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Astrobiology is the study of the origin, evolution, distribution, and future of extraterrestrial life. This interdisciplinary field takes up the search for habitable environments in our Solar System and habitable planets outside our Solar System, the search for evidence of prebiotic chemistry, laboratory and field research into the origins and early evolution of life on Earth, and studies of the potential for life to adapt to challenges on Earth and in outer space. Astrobiology addresses the question of whether life exists beyond Earth, and how humans can detect it if it does.

Astrobiology makes use of physics, chemistry, astronomy, biology, molecular biology, ecology, planetary science, geography, and geology to investigate the possibility of life on other worlds and help recognize biospheres that might be different from the biosphere on Earth. Astrobiology concerns itself with interpretation of existing scientific data; given more detailed and reliable data from other parts of the universe, the roots of astrobiology itself—physics, chemistry and biology—may have their theoretical bases challenged. Although speculation is entertained to give context, astrobiology concerns itself primarily with hypotheses that fit firmly into existing scientific theories.

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The structure of Silane
Hypothetical types of biochemistry are forms of biochemistry speculated to be scientifically viable but not proven to exist at this time. While the kinds of living beings we know on Earth commonly use carbon for basic structural and metabolic functions, water as a solvent and DNA or RNA to define and control their form, it is possible that undiscovered life-forms could exist that differ radically in their basic structures and biochemistry from that known to science.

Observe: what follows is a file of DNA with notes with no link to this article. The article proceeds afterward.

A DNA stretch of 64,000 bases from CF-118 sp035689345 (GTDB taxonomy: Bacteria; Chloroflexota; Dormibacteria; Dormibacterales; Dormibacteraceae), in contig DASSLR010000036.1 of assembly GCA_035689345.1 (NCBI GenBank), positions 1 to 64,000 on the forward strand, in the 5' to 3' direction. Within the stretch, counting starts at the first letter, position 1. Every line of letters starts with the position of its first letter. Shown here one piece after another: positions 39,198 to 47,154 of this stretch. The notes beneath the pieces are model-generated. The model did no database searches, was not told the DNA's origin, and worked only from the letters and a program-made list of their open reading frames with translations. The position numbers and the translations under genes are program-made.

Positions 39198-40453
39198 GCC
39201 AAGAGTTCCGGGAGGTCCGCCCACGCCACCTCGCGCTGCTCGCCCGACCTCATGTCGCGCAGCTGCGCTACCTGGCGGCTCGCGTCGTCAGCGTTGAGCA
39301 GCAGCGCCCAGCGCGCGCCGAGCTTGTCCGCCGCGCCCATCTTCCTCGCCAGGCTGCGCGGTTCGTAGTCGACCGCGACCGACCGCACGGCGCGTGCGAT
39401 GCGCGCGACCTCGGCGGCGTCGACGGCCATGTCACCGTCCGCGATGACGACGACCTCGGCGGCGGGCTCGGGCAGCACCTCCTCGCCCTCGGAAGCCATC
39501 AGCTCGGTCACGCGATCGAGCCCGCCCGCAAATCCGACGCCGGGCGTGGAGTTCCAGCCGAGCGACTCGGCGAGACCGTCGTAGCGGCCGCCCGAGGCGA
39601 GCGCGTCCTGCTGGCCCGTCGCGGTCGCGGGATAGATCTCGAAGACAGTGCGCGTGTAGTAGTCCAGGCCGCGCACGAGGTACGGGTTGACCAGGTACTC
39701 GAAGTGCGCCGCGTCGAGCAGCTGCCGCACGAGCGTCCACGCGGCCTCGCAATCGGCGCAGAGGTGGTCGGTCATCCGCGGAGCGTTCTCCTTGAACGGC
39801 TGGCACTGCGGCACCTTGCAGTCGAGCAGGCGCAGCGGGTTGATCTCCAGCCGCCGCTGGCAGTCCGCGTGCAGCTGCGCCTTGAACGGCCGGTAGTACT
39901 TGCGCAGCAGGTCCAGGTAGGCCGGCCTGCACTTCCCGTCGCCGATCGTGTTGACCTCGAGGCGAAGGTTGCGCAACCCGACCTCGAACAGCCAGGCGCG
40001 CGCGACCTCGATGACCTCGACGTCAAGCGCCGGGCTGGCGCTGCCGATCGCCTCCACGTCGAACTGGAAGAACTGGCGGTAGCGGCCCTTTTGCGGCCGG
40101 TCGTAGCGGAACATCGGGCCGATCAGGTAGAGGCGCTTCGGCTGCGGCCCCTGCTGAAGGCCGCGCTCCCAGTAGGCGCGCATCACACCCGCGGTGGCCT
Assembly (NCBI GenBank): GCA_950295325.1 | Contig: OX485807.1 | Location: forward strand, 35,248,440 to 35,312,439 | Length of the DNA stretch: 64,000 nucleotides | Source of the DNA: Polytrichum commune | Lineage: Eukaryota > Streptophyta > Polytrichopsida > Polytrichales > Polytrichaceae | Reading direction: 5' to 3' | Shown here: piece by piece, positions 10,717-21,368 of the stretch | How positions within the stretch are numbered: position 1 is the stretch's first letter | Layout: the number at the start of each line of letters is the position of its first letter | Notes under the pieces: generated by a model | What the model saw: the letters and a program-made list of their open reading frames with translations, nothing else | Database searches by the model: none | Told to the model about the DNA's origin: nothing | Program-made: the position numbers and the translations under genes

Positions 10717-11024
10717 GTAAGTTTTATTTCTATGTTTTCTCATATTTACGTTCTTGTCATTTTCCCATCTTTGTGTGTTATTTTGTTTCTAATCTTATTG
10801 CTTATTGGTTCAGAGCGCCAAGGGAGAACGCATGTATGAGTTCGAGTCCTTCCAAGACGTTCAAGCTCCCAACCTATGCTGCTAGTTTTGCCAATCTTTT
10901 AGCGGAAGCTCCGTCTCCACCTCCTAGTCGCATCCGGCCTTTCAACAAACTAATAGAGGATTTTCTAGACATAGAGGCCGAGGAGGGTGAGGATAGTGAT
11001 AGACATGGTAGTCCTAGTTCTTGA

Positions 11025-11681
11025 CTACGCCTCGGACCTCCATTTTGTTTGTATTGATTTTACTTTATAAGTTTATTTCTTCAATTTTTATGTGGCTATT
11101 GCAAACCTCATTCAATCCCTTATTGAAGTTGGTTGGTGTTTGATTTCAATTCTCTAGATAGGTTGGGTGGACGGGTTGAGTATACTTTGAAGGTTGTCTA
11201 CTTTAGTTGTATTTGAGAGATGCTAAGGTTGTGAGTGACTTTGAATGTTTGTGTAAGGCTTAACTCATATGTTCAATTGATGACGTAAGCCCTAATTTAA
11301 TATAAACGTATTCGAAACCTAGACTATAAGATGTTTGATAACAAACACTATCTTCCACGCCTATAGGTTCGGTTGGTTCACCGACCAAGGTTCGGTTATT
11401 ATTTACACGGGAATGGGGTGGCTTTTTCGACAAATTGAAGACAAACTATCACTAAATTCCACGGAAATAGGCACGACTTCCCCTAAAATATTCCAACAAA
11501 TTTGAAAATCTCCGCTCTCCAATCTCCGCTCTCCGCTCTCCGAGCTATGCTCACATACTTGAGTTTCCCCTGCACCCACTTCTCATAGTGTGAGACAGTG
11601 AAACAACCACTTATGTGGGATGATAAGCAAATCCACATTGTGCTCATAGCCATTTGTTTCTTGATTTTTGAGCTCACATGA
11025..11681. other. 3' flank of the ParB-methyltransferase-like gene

The possibility of extraterrestrial life being based on these "alternative" biochemistries is a common subject in science fiction, but is also discussed in a non-fiction scientific context.

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Lynn, Death Valley 2006.jpg
Lynn J. Rothschild is an evolutionary biologist, astrobiologist and synthetic biologist at NASA's Ames Research Center, and a consulting Professor at Stanford University. She is also an adjunct Professor at Brown University. At Ames her research has focused on how life, particularly microbes, has evolved in the context of the physical environment, both on Earth and potentially beyond our planet's boundaries. Since 2007 she has studied the effect of UV radiation on DNA synthesis, carbon metabolism and mutation/DNA repair in the Rift Valley of Kenya and the Atacama desert of Bolivia, and also in high altitude experiments atop Mt. Everest, in balloon payloads with BioLaunch and in collaboration with Mavericks Civilian Space Foundation. Currently she holds the title of Chief Scientist for Synthetic Biology.

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PIA01130 Interior of Europa.jpg
Credit: NASA/JPL

Europa, due to the ocean that exists under its icy surface, might host some form of microbial life


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Astrobiology(8 C, 86 P)
Anthropic principle(7 P)
ExoMars(3 P)
Extraterrestrial life(4 C, 55 P)
Extremophiles(18 C, 16 P)
Panspermia(13 P)
Planetary habitability(2 C, 11 P)



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